August 04, 2008

The Lifetime Value Of The Customer Who Writes Product Reviews On Your Site

Let's say you have a customer named Elmer. Elmer spends maybe $1,000 a year, making Elmer one of the top ten percent of customers in your database.

But Elmer does something else. Elmer reviews the merchandise he purchases from your brand. Elmer writes really good reviews, reviews complementary to your brand, reviews your customers love to read.

When Elmer writes a review, the item reviewed sells 25% better than comparable items. On an annual basis, this results in $400,000 of additional net sales, $100,000 of additional profit for your brand.

Lifetime Value from merchandise purchased = $500.

Lifetime Value from written reviews = $500,000.

How do you, the direct marketing executive, reward Elmer for his contribution to your brand? Elmer generates more annual sales than your average employee --- maybe more annual profit than your CEO generated last year!

Again, how do you reward Elmer? Should you reward Elmer? What do you do if you notice that Elmer stops writing reviews?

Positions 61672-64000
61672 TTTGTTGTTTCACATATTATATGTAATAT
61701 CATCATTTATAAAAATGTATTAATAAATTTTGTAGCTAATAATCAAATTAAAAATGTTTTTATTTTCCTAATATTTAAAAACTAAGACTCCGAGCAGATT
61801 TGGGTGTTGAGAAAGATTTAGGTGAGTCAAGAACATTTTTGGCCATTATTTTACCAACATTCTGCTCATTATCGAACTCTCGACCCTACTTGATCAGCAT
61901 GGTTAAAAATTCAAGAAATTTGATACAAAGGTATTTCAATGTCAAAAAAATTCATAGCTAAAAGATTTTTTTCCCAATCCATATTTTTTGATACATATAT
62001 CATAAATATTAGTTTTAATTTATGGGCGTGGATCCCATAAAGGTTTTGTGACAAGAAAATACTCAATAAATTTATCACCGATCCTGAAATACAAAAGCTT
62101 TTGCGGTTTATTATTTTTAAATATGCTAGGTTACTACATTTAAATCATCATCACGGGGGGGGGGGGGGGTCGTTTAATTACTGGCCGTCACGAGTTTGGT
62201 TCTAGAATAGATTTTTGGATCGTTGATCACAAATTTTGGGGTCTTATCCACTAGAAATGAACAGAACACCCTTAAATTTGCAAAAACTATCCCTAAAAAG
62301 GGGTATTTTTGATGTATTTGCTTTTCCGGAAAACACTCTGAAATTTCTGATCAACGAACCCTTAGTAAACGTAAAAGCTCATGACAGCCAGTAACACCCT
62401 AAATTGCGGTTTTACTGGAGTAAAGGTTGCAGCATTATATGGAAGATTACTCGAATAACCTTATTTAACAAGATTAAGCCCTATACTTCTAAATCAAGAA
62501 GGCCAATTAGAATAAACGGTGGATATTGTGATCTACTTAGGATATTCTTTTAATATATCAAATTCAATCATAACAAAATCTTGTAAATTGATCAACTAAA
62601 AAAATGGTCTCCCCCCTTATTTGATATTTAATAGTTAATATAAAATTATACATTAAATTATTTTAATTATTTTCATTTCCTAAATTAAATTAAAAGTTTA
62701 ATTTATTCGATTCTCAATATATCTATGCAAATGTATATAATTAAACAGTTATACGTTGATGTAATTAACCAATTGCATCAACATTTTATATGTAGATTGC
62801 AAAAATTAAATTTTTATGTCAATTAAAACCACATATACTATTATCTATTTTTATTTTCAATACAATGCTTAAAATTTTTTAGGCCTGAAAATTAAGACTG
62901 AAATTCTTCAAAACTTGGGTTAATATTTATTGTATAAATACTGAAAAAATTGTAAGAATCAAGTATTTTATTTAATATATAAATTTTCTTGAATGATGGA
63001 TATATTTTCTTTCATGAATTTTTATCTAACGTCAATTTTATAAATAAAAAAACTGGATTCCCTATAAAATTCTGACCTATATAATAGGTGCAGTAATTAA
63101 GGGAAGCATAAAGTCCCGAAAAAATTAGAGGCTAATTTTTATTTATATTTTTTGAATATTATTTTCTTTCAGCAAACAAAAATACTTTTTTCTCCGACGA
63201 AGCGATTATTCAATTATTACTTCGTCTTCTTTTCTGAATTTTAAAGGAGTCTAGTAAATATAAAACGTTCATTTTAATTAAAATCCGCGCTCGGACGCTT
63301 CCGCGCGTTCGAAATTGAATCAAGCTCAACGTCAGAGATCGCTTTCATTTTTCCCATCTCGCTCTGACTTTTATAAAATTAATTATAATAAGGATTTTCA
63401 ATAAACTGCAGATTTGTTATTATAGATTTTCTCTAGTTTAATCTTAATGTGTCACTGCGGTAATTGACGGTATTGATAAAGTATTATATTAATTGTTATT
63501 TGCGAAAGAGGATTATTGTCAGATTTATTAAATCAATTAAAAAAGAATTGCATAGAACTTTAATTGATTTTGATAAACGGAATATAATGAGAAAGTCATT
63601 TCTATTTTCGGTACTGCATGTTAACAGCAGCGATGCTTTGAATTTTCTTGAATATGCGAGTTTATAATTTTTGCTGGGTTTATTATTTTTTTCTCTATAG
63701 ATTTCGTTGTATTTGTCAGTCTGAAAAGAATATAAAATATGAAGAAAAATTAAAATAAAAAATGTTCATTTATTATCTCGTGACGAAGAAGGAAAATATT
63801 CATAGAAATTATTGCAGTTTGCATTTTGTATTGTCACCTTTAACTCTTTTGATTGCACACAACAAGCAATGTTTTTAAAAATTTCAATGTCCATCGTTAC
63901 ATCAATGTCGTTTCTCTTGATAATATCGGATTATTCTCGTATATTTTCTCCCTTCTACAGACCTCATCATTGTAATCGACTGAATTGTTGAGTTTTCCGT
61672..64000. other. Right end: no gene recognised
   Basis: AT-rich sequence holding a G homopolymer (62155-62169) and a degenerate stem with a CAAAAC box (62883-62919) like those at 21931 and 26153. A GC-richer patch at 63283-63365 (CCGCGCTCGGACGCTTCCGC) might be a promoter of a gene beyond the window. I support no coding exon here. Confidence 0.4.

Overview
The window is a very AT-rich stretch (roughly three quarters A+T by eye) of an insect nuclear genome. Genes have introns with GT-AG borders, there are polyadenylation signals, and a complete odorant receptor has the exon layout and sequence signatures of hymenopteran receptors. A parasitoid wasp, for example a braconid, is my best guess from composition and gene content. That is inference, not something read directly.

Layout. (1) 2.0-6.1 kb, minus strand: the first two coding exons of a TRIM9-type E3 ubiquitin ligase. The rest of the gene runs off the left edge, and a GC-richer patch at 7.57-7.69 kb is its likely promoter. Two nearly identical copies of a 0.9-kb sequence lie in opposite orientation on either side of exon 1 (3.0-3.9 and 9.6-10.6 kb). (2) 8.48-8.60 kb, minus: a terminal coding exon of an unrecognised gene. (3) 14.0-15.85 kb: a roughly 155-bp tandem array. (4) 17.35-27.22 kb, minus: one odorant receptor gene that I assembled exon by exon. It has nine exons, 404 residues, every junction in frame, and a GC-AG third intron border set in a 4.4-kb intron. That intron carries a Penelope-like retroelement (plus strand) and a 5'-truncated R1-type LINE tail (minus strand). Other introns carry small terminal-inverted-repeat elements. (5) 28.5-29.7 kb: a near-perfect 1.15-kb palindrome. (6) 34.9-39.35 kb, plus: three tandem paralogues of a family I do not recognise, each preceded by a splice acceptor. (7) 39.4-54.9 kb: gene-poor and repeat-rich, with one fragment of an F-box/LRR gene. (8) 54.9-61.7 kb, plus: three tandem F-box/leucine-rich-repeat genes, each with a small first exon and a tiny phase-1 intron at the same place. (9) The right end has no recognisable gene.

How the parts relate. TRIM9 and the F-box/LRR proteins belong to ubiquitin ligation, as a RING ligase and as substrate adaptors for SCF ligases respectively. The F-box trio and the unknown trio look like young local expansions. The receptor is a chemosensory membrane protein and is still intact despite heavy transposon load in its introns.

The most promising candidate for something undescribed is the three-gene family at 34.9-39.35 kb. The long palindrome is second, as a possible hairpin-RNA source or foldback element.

Discuss.

3 comments:

  1. First, I believe all reviewers, pro and con, ought to receive a thank you e-mail from the company. If the review is negative, perhaps the company should seek additional feedback. This feedback could be used, for example, to clarify product manuals.

    Second, someone who is a serial commenter could become a greater source of feedback by being invited to focus groups or asked to beta test new products.

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  2. John Webb, England1:53 AM

    An interesting question, but how about we look at it from the acquisition angle - how do we recruit more valuable customers like Elmer?

    Adding an incentive for people who review our products (prize draw, future spend discount, etc). If a campaign was not already underway I would recommend an email campaign to contact customers a few weeks after they have recieved their item, inviting them to review their purchased product.

    I absolutely agree with Glenn when he mentions about focus groups - these customers are so valuable, we should make them feel as such. Invitiations to focus groups, perhaps even product selections. If a loyalty programme is in place, introducing an elite tier for the Elmers out there would aid in both retention and recruitment. Featuring our top reviewers in our other channels (with permissions obtained of course), may also help make them feel valued.

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  3. Thanks for the feedback!

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